Frequently Asked Questions
1. Can a tooth infection spread to a baby?
Dental decay and infection may spread to the baby from the mother after birth, via vertical transmission. It spreads by using the same spoons, by kissing the baby, or by cleaning the baby’s pacifier by keeping it in your mouth (13).>
2. Can tooth decay cause miscarriage?
There is no medical-based available to confirm a link between dental decay and miscarriage.
3. Can tooth decay harm my unborn baby?
Tooth decay does not cause any harm to the unborn baby, but increased bacterial count in the mother’s mouth might spread to the baby’s mouth after birth. (14)
Some women may experience dental issues such as gum swelling, bleeding gums, or tooth decay during pregnancy. Due to several physical and physiological changes during pregnancy, oral health is often overlooked. Decayed teeth can be problematic and painful for pregnant women. Unlike the common myths surrounding the safety of dental treatment during pregnancy, know that most dental treatments are safe during pregnancy. Inform your dentist about your pregnancy so that they will take all the necessary precautions.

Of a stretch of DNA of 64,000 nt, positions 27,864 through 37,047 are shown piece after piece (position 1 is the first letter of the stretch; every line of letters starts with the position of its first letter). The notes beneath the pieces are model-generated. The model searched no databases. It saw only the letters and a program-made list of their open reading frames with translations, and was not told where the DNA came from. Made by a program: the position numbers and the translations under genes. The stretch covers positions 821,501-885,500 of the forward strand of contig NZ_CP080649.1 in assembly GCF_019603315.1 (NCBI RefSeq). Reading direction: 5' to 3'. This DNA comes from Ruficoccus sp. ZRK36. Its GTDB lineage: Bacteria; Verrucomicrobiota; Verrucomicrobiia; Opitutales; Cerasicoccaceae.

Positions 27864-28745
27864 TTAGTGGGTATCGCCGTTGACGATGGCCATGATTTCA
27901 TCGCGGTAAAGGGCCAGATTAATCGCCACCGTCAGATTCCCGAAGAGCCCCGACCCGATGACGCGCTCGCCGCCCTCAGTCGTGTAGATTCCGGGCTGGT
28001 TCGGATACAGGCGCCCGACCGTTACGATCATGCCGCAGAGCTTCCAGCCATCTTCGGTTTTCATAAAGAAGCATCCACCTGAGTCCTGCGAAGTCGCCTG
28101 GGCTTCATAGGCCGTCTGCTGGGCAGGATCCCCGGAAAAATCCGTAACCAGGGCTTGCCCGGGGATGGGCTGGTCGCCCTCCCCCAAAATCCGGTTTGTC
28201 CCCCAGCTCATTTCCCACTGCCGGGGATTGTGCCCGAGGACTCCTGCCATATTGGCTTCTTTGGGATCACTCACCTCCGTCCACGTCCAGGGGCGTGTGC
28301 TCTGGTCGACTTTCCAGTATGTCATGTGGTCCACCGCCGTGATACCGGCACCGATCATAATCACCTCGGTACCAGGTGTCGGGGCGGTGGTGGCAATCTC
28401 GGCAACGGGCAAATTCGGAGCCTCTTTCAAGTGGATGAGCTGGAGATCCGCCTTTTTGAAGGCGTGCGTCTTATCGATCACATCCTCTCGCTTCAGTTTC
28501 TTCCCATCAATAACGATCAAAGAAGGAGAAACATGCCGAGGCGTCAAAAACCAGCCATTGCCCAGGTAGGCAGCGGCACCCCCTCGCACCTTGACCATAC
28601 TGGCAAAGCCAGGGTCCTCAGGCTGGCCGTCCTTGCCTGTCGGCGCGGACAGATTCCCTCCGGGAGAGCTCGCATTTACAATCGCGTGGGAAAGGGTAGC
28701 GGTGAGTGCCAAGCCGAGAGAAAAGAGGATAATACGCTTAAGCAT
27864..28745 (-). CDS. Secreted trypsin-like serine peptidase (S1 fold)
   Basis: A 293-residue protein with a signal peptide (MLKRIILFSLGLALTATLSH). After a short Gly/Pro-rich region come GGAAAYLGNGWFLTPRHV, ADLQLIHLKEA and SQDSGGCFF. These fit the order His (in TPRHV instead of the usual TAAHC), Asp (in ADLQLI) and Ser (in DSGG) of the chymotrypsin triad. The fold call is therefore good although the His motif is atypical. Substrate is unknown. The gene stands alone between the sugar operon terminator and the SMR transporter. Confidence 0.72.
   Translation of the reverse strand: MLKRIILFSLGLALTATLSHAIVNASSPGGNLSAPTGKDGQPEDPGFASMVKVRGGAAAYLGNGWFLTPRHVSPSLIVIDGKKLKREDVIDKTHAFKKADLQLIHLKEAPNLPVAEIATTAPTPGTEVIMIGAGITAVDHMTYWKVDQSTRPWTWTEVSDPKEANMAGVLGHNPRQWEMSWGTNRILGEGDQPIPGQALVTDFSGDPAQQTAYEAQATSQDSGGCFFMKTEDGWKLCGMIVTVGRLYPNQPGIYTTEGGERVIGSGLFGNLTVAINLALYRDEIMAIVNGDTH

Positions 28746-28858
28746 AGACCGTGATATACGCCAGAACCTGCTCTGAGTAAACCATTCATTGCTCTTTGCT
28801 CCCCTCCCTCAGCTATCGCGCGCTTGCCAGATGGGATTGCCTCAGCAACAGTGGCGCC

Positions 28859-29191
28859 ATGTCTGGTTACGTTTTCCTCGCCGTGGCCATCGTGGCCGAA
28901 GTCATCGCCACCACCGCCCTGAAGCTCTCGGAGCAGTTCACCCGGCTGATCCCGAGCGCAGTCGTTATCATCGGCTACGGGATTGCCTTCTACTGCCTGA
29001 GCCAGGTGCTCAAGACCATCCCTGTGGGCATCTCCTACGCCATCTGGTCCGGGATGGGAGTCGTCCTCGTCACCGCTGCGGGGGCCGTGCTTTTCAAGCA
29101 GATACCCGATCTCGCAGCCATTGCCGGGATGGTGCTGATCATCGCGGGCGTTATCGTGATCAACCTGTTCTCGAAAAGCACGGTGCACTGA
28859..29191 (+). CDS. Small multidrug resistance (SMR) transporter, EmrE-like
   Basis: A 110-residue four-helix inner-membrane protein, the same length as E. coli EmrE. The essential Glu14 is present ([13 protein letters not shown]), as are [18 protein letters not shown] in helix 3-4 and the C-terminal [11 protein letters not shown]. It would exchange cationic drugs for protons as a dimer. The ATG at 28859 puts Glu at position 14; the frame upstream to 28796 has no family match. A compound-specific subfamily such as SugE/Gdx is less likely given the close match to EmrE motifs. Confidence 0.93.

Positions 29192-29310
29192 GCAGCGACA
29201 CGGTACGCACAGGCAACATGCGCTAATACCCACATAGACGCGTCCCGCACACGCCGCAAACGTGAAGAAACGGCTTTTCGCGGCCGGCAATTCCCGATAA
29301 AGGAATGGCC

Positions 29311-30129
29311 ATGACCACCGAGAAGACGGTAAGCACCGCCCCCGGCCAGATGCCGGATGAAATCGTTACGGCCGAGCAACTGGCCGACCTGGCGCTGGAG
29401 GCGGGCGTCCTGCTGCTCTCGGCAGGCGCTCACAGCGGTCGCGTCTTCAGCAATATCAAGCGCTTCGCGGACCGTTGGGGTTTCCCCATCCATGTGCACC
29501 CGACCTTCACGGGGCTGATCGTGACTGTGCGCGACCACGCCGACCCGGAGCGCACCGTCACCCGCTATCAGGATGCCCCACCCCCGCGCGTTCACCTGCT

2. Oral Health During Pregnancy; American Family Physician
3. Mustafa Naseem et al.; Oral health challenges in pregnant women: Recommendations for dental care professionals; The Saudi Journal for Dental Research
4. Hemalatha VT et al.; Dental Considerations in Pregnancy-A Critical Review on the Oral Care; Journal of Clinical and Diagnostic Research
5. Pregnancy and teeth; Victoria State Government
6. Amruta A Karnik et al.; Determination of salivary flow rate, pH, and dental caries during pregnancy: A study; Journal of Indian Academy of Oral Medicine and Radiology
7. Su N et al, Caries prevention for patients with dry mouth; U.S. National Library of Medicine.
8. Tooth Decay; U.S. National Library of Medicine.
9. Diana POPOVICI et al.; Early Diagnosis and Treatment of Dental Caries in Pregnancy; Maedica a Journal of Clinical Medicine.
10. Mercury in Dental Amalgam Fillings; California Office of Environmental Health Hazard Assessment
11. Louis Ibhawoh and Joan Enabulele, Endodontic treatment of the pregnant patient: Knowledge, attitude and practices of dental residents; The Nigerian Medical Journal
12. Pregnancy; American Dental Association.
13. How to Prevent Tooth Decay in Your Baby; American Academy of Pediatrics.
14. S. G. Damle et al.; Transmission of mutans streptococci in mother-child pairs; Indian Journal of Medical Research.